This is accomplished by referencing the tag in an internal or external stylesheet, and then defining its style(s) in sorrounding brackets { }

Example:
<html> <head> <title>Internal stylesheet</title> <style type="text/css"> h1 { font-family: arial; font-size: 14pt; font-weight: bold; color: #8da1b5; } </style> </head> <body> <h1>Webpages are cool</h1> </body> </html>

In the above example, we are declaring that all text declared with the <h1> tag will have a font of arial, a font size of 14 points, will be bold, and will be blue. Whenever text will be declared with the <h1> tag, it will automatically get the properties specified.

Output:
Webpages are cool

Classes

Why should a particular format be specified only for particular tags? Classes and ID's make it possible to specify a particular style for a variety of tags.

Classes are created by placing the class attribute in a tag.

Example:
<p class="text">This text will be green, bold, arial, and have a font size of 10</p>

Styles for classes are specified with the . (dot) character followed by the class name in an internal or external stylesheet.

Example:
<style type="text/css"> .text { font-family: arial; font-size: 10pt; font-weight: bold; color: #008000; } </style>

In the above example, the class text is specified to have a font of arial, a font size of 10 points, to be bold, and green. Any tag specified as part of the text class will get these properties and will display its text as such.

Based on the stylesheet from above:
<p class="text"> This text will be green, bold, arial, and have a font size of 10 </p>
will be displayed as:

This text will be green, bold, arial, and have a font size of 10

ID's

ID's are created by placing the id attribute in a tag.

Example:
<div id="data"> This data will have a light blue background, a blue border, its font will be Verdana, and it will be black. It will also be positioned inside a container that is 200 pixels in width and 200 pixels in height. </div>

ID's are specified with the # (pound sign) followed by the ID name in an internal or external stylesheet.

<style type="text/css"> #data { background-color: lightblue; border: 1px solid #8da1b5; font-family: Verdana; color: #4f4f4f; } </style>

In the above example, the data ID is specified to have a light blue background, a blue border, Verdana font, and black text. It is also specified to be positioned inside a container that is 200 pixels in width and 200 pixels in height. Any element that is specified with the data id will get these properties.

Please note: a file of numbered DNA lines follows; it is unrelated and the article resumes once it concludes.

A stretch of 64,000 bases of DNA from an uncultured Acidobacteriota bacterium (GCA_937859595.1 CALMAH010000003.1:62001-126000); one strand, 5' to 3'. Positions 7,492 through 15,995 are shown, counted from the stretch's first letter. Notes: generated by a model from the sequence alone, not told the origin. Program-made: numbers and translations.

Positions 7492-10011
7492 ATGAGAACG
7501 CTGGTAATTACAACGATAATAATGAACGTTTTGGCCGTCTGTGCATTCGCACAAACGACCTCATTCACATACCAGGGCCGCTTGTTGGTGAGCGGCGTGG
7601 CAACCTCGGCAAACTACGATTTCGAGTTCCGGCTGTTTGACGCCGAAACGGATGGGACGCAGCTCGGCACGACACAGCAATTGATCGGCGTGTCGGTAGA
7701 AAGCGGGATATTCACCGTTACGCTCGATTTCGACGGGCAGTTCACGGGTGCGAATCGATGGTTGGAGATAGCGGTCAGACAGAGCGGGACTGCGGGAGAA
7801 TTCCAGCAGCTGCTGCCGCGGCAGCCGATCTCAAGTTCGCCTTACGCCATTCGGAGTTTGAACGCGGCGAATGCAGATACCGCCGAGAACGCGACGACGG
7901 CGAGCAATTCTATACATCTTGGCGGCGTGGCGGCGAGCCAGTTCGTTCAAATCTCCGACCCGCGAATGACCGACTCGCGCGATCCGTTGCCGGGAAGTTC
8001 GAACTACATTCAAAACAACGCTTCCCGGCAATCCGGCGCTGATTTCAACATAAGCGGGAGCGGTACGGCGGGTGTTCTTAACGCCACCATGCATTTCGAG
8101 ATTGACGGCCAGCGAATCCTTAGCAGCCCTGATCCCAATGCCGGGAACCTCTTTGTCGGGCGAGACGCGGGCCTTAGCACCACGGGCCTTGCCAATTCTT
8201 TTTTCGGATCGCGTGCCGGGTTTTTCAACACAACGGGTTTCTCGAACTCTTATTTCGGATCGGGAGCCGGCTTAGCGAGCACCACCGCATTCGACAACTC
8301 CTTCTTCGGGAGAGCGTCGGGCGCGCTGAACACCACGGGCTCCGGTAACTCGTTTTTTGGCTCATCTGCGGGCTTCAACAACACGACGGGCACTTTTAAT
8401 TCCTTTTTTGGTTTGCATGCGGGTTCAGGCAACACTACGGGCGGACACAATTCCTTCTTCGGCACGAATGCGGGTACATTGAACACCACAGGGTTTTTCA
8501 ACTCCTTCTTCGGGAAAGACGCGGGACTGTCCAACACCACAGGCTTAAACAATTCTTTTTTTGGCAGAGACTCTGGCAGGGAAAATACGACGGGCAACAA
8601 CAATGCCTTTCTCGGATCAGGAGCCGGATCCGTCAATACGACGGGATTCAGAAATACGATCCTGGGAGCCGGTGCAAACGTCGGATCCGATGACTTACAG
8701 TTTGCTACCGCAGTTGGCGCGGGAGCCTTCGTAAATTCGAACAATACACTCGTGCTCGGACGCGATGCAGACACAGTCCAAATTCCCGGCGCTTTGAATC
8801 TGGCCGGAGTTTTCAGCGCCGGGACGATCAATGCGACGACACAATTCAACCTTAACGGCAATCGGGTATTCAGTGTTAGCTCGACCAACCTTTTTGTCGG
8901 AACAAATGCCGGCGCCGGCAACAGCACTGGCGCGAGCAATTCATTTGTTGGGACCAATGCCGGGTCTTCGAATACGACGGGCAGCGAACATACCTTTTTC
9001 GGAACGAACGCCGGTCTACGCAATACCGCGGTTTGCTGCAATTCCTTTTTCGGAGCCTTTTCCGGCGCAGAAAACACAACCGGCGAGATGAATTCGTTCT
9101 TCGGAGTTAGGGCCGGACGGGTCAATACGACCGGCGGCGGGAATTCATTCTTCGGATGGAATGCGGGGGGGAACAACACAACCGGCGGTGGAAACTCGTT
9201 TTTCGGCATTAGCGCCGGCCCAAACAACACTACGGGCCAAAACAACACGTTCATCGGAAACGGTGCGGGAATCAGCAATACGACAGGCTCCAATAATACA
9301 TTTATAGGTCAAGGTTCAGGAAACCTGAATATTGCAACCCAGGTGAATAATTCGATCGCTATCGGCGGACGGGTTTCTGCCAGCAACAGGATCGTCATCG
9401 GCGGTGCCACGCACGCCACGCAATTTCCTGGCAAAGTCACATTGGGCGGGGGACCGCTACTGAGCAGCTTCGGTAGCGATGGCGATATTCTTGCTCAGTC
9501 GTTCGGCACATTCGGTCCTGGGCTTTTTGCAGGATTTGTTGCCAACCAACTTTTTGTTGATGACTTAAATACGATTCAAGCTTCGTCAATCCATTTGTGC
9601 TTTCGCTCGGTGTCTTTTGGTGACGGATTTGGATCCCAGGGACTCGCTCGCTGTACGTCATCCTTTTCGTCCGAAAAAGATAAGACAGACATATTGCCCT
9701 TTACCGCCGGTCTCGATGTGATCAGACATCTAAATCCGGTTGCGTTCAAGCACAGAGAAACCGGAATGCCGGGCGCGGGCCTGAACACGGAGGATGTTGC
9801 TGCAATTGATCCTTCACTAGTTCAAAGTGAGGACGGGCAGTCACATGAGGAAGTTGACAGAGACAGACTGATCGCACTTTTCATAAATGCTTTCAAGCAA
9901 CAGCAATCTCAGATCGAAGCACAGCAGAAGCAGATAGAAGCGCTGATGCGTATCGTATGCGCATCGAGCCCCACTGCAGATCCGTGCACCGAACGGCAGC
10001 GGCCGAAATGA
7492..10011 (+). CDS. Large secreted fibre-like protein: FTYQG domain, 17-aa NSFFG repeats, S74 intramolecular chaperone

In the above example, we also introduce some new things. Specifically, the <div> tag, and the border stylesheet command. The <div> tag is used to create a container on a webpage. You can use it for things like menus, content areas, and footers. The border stylesheet command is used to set the border of an element. You can use it to set the borders thickness, type, and color. We set it to have a thickness of 1 pixel, to be of a solid type (some other border types include dashed, dotted, and groove), and to have a blue background.

Based on the stylesheet from above:
<div id="data"> This data will have a light blue background, a blue border, its font will be Verdana, and it will be black. It will also be positioned inside a container that is 200 pixels in width and 200 pixels in height. </div>
will be displayed as:
This data will have a light blue background, a blue border, its font will be Verdana, and it will be orange. It will also be positioned inside a container that is 200 pixels in width and 200 pixels in height.

Difference between Classes and ID's

It seems that classes and id's can be used for the same purpose, is there a real difference between them?

While you could technically use them for the same purpose, they should be used differently. ID's are used to specify specific elements on a webpage that will not repeat again, and so ID's should be used for these elements (such as a container for the main content of a webpage, menus, and footers). Classes specify that an element is part of a group. For example, a paragraph that should contain red text because it is an important note to the reader. In such a case, it is likely that you will have several such 'notes' throughout a webpage.

Styling - a language all its own

Styling pages is actually not part of HTML (at least not in the modern usage of HTML), but is actually a language all its own. The stylesheet commands presented earlier in this lesson are not part of HTML. HTML consists of tags and attributes within them, not stylesheet commands.

The stylesheet commands presented earlier in this lesson are actually part of a separate language called CSS. CSS is a styling language all its own, and it is used to style the elements on webpages including text, forms, images, and more as well as set the layout of webpages.

Even though the stylesheet commands are not part of HTML, the tags used to work with styling (such as <style> and <link>) are part of HTML. Remember that a page consists of elements and styles and everything must work together. The tags that HTML provides to actually apply the styles to the elements on a webpage are the mechanism by which page elements and styles are bridged to create a composite.

If you read through this tutorial, then you already have a taste of CSS and your knowledge of web development is now beyond HTML. Check out our CSS tutorials section so you can learn about styling pages in depth.